“It’s going to be such a busy month for all of us,” Shelby said, tucking a lock of her dark red hair behind one ear. “You have the Harvest Festival out at the inn on the twenty-second, and I have the Haunted Bistro on the twenty-eighth and twenty-ninth. And I hear there’s a new event this year as well. Some sort of running competition.”
“A marathon on the fifteenth and a Halloween fun run on the sixteenth,” Georgia, who loved to run, answered.
“Is it true that the fun run is a costume thing?” Shelby asked.
Georgia nodded. “The event really is more about fun than competition. I think prizes will be offered for the best costume, scariest costume, and that sort of thing, in addition to the ribbons given to those runners who place in the top tier in their age group. I’ve chatted with some folks in town and have been told that this event is going to be for runners and walkers of all ages.”
“It sounds as if kids, dogs, seniors, and even folks with strollers and on bikes plan to enter the race, so in a way, it’ll be more of a parade,” I added.
“That sounds like a lot of fun,” Hadley said with a genuine tone of enthusiasm. “I love to run. In fact, one of the first things Shelby and I chatted about after the basic employment information was disseminated was our love of running.”
“I’ve been so busy since buying the Bistro that I’ve barely run at all, but Hadley and I are going to meet three times a week and run together,” Shelby informed us.
“That sounds like fun,” Georgia said. “If you want to come out to the bluff once a week, I’ll run with you. I wish I could say I had time to meet up with you in town, but things have been busy at the inn all summer, and I don’t seem to be able to sneak away the way I used to.”
Shelby and Hadley both agreed that heading out to the bluff to run was a great idea. As for me, I liked to walk, but I’d never been able to get into running.
My good friend, Lacy Parker, waved at me from across the room, so I left Georgia with Shelby and Hadley and headed in her direction. Even though Lacy had six children and ran her own business refurbishing furniture, she seemed to be right in the middle of almost every volunteer opportunity. She was a focused and organized woman with a real knack for juggling several projects.
“I was hoping you’d be here today,” she said after giving me a brief hug. “Evangeline is going to suggest to the committee that we skip the kiddie carnival this year since the crafters need to use the community center on the same weekend the carnival is normally held. My kids, and many others, have been looking forward to the kiddie carnival all year, so I plan to speak out against canceling the carnival, and I could use some support. I noticed there seems to be a disproportionate number of crafters here today.”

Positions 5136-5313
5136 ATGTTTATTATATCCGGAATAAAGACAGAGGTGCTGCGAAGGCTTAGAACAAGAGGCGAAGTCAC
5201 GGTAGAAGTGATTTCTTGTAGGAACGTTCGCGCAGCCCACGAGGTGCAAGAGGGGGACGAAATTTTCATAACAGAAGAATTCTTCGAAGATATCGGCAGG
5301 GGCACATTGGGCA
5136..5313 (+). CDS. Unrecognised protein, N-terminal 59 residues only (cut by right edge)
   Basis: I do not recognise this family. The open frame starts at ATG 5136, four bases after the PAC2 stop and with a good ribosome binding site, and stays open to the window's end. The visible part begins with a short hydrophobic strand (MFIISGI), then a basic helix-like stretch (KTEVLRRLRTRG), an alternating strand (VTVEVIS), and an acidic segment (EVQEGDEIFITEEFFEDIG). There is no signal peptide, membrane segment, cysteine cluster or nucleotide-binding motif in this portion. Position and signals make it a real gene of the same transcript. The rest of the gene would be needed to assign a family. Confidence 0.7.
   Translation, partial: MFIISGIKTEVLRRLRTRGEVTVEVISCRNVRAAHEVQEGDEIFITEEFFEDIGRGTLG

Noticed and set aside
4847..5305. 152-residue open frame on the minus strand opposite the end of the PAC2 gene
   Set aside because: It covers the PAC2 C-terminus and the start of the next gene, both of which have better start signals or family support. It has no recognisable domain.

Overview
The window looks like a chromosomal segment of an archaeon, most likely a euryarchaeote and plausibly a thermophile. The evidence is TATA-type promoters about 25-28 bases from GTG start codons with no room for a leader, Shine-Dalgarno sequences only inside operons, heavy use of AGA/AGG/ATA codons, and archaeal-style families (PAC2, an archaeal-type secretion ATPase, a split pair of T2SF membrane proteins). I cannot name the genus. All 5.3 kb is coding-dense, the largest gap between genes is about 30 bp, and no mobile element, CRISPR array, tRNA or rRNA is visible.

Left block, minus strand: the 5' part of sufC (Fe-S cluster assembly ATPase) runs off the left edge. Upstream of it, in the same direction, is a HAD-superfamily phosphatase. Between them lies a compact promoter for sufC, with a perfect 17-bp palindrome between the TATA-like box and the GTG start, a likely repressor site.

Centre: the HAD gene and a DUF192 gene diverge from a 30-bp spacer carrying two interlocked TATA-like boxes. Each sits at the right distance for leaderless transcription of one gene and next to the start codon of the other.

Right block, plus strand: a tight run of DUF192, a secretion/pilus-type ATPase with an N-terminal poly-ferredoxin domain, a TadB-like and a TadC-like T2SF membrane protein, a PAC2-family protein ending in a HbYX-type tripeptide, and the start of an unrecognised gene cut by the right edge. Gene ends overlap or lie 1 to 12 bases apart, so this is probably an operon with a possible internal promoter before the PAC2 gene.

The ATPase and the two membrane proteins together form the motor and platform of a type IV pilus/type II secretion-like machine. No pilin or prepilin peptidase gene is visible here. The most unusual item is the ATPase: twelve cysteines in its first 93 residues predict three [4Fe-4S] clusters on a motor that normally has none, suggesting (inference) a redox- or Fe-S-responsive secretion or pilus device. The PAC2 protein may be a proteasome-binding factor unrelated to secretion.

“Why do the crafters need to use the community center on the same weekend as the kiddie carnival?” I asked. “Don’t they hold their event the week before the kiddie carnival?”
“They have in the past, but I guess the community center will be closed for a couple of weeks while they paint the place, so the only weekend in October available for community events is the last one. The crafters want to move their event to the end of the month since the building will be unavailable in the middle of the month, but the kiddie carnival and costume contest are normally held in the community center the last weekend in October.” Lacy sent an angry glare toward the woman sitting in the front row, waiting for the meeting to begin. “Evangeline is going to argue that the craft fair produces more revenue for the town than the kiddie carnival, which I guess it does, but the carnival isn’t designed to produce income so much as to provide entertainment for the youth of the area. Evangeline is also going to argue that there are plenty of events in town designed to entertain children while the crafters have been working all year on the merchandise they plan to sell to the throngs of tourists who come through, and since this group has a financial investment, they should be given priority if there’s a conflict.”